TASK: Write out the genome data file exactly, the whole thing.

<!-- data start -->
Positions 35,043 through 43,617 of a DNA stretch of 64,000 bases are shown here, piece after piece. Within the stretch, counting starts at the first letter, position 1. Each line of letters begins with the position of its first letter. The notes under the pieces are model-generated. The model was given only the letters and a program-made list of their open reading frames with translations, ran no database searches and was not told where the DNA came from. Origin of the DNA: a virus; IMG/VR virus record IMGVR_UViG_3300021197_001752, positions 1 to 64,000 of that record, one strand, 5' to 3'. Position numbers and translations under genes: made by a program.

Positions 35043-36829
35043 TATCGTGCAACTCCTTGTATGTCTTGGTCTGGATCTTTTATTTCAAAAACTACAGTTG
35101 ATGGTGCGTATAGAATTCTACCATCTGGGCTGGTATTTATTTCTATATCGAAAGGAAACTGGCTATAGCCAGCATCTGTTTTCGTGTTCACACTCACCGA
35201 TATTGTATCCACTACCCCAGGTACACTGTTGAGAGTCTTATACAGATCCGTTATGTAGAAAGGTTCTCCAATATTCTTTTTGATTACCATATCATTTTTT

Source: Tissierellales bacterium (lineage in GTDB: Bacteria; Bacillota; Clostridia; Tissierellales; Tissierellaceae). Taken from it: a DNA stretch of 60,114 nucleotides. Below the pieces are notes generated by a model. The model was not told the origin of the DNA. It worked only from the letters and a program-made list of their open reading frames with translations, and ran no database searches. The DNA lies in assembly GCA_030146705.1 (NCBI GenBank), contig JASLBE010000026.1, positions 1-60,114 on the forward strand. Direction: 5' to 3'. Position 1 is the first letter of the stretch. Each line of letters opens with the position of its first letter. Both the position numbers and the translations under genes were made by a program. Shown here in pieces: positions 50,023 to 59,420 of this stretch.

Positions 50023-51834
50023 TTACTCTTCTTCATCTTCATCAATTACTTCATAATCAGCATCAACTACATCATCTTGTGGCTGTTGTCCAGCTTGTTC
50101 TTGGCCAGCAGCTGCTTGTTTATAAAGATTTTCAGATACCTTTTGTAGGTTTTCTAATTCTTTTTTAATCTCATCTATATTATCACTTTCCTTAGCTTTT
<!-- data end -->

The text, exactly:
Positions 35,043 through 43,617 of a DNA stretch of 64,000 bases are shown here, piece after piece. Within the stretch, counting starts at the first letter, position 1. Each line of letters begins with the position of its first letter. The notes under the pieces are model-generated. The model was given only the letters and a program-made list of their open reading frames with translations, ran no database searches and was not told where the DNA came from. Origin of the DNA: a virus; IMG/VR virus record IMGVR_UViG_3300021197_001752, positions 1 to 64,000 of that record, one strand, 5' to 3'. Position numbers and translations under genes: made by a program.

Positions 35043-36829
35043 TATCGTGCAACTCCTTGTATGTCTTGGTCTGGATCTTTTATTTCAAAAACTACAGTTG
35101 ATGGTGCGTATAGAATTCTACCATCTGGGCTGGTATTTATTTCTATATCGAAAGGAAACTGGCTATAGCCAGCATCTGTTTTCGTGTTCACACTCACCGA
35201 TATTGTATCCACTACCCCAGGTACACTGTTGAGAGTCTTATACAGATCCGTTATGTAGAAAGGTTCTCCAATATTCTTTTTGATTACCATATCATTTTTT

Source: Tissierellales bacterium (lineage in GTDB: Bacteria; Bacillota; Clostridia; Tissierellales; Tissierellaceae). Taken from it: a DNA stretch of 60,114 nucleotides. Below the pieces are notes generated by a model. The model was not told the origin of the DNA. It worked only from the letters and a program-made list of their open reading frames with translations, and ran no database searches. The DNA lies in assembly GCA_030146705.1 (NCBI GenBank), contig JASLBE010000026.1, positions 1-60,114 on the forward strand. Direction: 5' to 3'. Position 1 is the first letter of the stretch. Each line of letters opens with the position of its first letter. Both the position numbers and the translations under genes were made by a program. Shown here in pieces: positions 50,023 to 59,420 of this stretch.

Positions 50023-51834
50023 TTACTCTTCTTCATCTTCATCAATTACTTCATAATCAGCATCAACTACATCATCTTGTGGCTGTTGTCCAGCTTGTTC
50101 TTGGCCAGCAGCTGCTTGTTTATAAAGATTTTCAGATACCTTTTGTAGGTTTTCTAATTCTTTTTTAATCTCATCTATATTATCACTTTCCTTAGCTTTT